From the president: Medicine safety is vital to improving disability care

Dr Fei Sim FPS, PSA National President

Last month, I had the pleasure of meeting many of you at our annual PSA22 flagship conference in Sydney, where we also launched our Medicine safety: disability care report, the fifth in our series of Medicine Safety reports.

Approximately 4.4 million Australians are living with a disability, many requiring complex medical care. Safety problems with medicines are very common, and mainly relate to timely access to health professionals, inappropriate prescribing, difficulty in taking medicines, and inadequate access to medicine management review services.

Overuse of chemical restraint is a significant problem – 74% of people with intellectual disability in a residential facility have been chemically restrained for more than 5 years.

In 2020, the NSW Poisons Information Centre received 11,197 calls from disability service providers about medicine safety issues, many of which could have easily been resolved by better access to pharmacist care.

Medicine safety problems often go unreported for those living independently, with family in-home or residential care, meaning that reported data is only the tip of the iceberg!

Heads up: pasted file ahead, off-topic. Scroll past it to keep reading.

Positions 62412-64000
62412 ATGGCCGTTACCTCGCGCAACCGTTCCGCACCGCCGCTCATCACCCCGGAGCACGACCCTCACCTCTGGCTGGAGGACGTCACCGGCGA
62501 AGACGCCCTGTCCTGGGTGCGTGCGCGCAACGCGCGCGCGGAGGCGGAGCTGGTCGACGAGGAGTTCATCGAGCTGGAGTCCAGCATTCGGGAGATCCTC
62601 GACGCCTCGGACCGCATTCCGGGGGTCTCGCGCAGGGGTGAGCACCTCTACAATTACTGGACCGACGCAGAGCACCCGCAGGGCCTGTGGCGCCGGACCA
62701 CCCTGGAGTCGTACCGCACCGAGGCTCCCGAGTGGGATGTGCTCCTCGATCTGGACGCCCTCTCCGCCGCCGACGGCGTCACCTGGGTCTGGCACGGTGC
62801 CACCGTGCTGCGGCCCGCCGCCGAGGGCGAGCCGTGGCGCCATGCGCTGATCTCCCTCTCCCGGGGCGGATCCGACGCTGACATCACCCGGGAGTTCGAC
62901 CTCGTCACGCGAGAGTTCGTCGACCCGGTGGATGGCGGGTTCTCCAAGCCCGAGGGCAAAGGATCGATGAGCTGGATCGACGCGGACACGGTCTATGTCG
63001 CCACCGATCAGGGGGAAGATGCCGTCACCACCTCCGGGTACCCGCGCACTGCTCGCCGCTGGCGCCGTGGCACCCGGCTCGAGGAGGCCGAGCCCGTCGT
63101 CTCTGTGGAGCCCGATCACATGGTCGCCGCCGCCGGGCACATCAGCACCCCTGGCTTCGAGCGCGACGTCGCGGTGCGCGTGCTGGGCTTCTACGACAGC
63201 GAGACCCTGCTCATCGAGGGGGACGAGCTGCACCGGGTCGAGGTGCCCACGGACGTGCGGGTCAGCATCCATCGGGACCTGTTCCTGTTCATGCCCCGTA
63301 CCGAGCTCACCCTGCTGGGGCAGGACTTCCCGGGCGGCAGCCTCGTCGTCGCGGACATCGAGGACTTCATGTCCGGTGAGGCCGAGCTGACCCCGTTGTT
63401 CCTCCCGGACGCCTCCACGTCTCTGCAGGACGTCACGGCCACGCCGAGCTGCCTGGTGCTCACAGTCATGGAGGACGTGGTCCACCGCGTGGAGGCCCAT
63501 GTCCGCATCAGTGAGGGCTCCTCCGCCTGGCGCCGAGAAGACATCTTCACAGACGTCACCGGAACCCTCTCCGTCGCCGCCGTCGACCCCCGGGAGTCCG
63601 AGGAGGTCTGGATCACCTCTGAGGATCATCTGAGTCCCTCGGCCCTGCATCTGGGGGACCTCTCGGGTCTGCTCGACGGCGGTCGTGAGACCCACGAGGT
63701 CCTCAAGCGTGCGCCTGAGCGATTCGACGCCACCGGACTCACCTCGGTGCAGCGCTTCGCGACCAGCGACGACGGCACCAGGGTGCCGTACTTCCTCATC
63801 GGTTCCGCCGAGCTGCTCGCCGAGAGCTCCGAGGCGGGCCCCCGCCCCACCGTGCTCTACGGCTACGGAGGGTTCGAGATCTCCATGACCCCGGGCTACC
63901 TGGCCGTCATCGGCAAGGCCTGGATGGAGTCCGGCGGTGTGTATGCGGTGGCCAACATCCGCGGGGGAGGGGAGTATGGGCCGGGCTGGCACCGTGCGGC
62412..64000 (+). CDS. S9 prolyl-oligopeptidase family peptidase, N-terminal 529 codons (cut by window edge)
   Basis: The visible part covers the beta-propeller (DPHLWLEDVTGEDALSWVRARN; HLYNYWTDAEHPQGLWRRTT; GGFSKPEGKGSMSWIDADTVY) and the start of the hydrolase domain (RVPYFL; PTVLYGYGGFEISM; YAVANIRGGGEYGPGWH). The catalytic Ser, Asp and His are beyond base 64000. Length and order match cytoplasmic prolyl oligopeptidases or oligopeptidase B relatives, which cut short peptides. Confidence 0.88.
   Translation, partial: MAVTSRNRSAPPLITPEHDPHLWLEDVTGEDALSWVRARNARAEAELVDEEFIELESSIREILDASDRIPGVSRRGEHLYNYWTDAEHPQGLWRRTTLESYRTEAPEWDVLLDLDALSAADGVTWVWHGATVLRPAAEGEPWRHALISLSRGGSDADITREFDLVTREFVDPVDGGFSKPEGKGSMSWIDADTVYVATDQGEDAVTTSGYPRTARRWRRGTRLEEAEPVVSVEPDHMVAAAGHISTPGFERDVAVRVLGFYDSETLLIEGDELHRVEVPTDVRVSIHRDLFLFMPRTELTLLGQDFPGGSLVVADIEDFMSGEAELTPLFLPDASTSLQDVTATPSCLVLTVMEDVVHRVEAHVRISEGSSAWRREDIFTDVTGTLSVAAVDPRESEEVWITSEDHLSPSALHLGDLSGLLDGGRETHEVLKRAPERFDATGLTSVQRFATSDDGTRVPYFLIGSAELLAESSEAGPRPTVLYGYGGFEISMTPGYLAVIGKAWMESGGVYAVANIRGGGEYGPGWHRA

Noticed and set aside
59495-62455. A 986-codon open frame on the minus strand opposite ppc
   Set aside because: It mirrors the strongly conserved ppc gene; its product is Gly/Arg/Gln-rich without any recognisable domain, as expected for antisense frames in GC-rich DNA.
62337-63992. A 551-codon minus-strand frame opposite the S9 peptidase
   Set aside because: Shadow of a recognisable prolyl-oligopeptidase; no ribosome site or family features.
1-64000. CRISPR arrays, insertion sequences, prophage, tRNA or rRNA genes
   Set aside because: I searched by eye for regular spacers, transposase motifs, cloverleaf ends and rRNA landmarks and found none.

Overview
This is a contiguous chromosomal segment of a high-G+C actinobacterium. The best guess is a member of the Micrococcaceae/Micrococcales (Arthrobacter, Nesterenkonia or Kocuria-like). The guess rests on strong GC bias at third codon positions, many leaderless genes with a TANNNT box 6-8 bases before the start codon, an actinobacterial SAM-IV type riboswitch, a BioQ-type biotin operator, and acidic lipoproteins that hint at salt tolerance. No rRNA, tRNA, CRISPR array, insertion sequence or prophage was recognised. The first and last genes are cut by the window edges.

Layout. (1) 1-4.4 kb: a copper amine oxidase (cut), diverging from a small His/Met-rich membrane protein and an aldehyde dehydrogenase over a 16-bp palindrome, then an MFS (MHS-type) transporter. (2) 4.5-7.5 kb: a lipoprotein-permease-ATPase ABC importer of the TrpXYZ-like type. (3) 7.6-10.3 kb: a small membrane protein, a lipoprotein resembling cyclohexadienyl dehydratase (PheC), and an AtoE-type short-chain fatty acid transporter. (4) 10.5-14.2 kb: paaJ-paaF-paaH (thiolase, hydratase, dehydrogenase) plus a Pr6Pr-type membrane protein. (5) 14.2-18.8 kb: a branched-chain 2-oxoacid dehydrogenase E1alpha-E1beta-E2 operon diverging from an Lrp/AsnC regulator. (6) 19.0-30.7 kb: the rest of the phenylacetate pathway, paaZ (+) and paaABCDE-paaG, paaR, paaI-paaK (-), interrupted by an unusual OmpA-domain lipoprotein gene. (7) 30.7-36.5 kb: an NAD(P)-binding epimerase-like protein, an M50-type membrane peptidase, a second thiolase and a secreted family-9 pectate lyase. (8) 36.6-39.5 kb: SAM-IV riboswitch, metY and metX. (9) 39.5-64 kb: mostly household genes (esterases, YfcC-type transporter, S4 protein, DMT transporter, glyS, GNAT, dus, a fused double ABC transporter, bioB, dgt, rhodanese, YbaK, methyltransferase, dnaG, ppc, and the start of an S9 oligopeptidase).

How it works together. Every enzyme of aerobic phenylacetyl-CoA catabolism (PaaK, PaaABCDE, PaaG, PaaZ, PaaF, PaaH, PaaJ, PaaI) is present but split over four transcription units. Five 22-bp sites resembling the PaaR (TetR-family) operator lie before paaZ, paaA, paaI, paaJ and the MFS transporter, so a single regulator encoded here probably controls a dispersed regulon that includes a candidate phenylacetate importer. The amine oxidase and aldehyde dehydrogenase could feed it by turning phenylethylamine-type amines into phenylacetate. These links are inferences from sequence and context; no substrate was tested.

The PSA has been working hard to bring medicine safety to the forefront of conversations on disability care – as we have done with aged care over the past 18 months.

There is a clear and pressing role for pharmacists to be engaged in medicine safety for people with disability. Pharmacists must be recognised as an essential service provider for people with special medicine needs and should be embedded everywhere that medicines are used.

A greater focus on medicine safety is needed to help address the health and life expectancy gap for people with disability. This Medicine Safety report into disability care offers four core recommendations that will ensure Australians with a disability get the best care possible.

Pharmacists are the key, and we look forward to working with state, territory and federal governments, the disability sector, patients, and their families to improve the provision of care to Australians living with a disability.

The Medicine safety: disability care report is available on the PSA website – I encourage all members with an interesting disability care to have a read. The overuse of chemical constraint is a significant challenge that pharmacists and the wider health care profession must work together to address. We can all do better to support our patients who live with a disability.

DR FEI SIM FPS BPharm (Hons) PhD FHEA GAICD FPS: Follow Dr Fei Sim FPS on Twitter at @drfeisim and connect on LinkedIn via Dr Fei Sim.